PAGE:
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Technology has been the buzzword of 2018 in sport and fitness, and 2019 is set to be the year when fitness tech goes mainstream. But what are the implications of technology on leisure jobs? Can technology really replace humans in the leisure industry?
We take a look at some of the health and fitness technologies on our radar and assess the impact that each may have on the demand for health and fitness professionals.
Greener gym equipment
A treadmill which generates energy as its being used has been developed by a Taiwanese athletic equipment maker. It seems like something that should have been invented years ago, yet the technology to create something that uses power and generates it at the same time isn’t simple. These ‘green’ treadmills are able to generate some power and return it to the grid but it’s not going to make a dent in closing up the hole in the ozone layer; the output is minimal and the cost savings in the pennies rather than the pounds.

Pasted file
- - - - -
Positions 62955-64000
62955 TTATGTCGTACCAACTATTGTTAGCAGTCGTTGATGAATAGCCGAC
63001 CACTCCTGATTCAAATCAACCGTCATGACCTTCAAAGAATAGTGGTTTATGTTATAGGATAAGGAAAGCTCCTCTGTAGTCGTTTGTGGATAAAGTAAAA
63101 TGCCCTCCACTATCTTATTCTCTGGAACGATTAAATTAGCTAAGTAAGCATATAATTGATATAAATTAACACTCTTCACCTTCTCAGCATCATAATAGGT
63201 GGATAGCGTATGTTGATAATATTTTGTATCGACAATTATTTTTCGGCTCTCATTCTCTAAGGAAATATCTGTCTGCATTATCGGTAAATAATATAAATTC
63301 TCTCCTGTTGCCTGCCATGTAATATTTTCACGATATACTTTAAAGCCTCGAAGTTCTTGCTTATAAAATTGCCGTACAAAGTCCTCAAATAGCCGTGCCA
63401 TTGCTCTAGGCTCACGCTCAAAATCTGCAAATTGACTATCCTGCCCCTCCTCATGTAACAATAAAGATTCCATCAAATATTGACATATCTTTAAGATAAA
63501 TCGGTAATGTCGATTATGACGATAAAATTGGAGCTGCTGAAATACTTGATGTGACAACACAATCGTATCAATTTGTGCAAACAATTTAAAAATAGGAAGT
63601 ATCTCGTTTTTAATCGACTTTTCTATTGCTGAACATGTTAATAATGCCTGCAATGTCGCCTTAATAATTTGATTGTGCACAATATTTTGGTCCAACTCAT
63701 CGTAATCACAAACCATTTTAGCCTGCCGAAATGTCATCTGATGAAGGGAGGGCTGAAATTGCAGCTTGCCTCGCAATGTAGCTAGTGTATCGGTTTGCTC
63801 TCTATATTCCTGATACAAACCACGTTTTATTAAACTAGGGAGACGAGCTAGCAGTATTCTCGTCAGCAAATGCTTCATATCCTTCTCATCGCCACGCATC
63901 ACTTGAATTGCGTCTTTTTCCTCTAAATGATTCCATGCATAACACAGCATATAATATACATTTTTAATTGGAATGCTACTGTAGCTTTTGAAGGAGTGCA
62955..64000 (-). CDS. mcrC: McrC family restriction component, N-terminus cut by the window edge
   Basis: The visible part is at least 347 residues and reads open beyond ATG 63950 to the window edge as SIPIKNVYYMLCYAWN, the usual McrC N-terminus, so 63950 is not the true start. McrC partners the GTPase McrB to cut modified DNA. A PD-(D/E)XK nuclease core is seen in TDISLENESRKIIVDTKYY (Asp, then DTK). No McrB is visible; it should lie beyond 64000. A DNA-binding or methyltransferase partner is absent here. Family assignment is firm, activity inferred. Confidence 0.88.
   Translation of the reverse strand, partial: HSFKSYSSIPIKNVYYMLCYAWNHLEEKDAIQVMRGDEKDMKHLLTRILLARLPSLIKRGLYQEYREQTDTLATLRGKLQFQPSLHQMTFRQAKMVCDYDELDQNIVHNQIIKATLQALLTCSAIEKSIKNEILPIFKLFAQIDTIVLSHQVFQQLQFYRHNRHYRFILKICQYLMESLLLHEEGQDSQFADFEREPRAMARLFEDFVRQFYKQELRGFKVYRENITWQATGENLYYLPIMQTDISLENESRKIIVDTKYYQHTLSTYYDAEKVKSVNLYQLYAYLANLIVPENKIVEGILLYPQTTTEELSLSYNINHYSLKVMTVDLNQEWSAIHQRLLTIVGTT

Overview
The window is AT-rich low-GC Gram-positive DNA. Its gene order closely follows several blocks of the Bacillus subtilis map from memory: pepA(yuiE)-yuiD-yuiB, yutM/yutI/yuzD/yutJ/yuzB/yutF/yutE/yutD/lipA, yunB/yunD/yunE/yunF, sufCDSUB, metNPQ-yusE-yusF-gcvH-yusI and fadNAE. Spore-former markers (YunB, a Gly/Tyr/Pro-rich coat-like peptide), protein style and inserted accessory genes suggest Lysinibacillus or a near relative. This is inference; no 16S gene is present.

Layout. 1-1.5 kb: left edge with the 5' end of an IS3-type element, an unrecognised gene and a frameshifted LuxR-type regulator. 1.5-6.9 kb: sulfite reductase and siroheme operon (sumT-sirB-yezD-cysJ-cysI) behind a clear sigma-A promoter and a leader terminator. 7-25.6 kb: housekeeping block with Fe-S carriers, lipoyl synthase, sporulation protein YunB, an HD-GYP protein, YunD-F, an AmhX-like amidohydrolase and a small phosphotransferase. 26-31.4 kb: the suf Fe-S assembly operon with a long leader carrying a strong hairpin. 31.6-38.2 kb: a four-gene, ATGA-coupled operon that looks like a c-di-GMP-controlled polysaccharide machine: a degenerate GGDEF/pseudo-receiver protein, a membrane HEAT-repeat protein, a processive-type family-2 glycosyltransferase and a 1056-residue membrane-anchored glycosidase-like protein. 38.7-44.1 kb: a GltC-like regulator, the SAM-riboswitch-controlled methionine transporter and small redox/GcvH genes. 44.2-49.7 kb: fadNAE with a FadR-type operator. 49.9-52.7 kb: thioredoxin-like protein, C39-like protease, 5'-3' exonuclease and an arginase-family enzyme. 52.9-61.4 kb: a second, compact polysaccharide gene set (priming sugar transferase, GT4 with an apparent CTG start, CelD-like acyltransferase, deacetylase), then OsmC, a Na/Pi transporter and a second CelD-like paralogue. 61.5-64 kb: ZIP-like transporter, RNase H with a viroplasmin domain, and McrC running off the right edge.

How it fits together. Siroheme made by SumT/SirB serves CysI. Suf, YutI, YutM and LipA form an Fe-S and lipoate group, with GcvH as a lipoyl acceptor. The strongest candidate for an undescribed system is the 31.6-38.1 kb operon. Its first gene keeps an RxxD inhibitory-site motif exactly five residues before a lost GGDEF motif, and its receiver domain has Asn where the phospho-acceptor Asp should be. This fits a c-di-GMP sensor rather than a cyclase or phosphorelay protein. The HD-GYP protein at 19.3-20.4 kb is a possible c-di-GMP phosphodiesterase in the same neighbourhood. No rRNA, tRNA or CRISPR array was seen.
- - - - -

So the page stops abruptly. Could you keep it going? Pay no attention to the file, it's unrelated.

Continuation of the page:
In terms of green credentials, it’s a good PR exercise and a gym in Brighton has already started to use them. Could knowing that you are contributing less to degrading the planet make you more likely to work out? Possibly, but it won’t dent demand for leisure professionals. It’s a good step in the right direction and who knows, with advances in technology, the fitness industry could one day be carbon neutral.
A surge in EMS?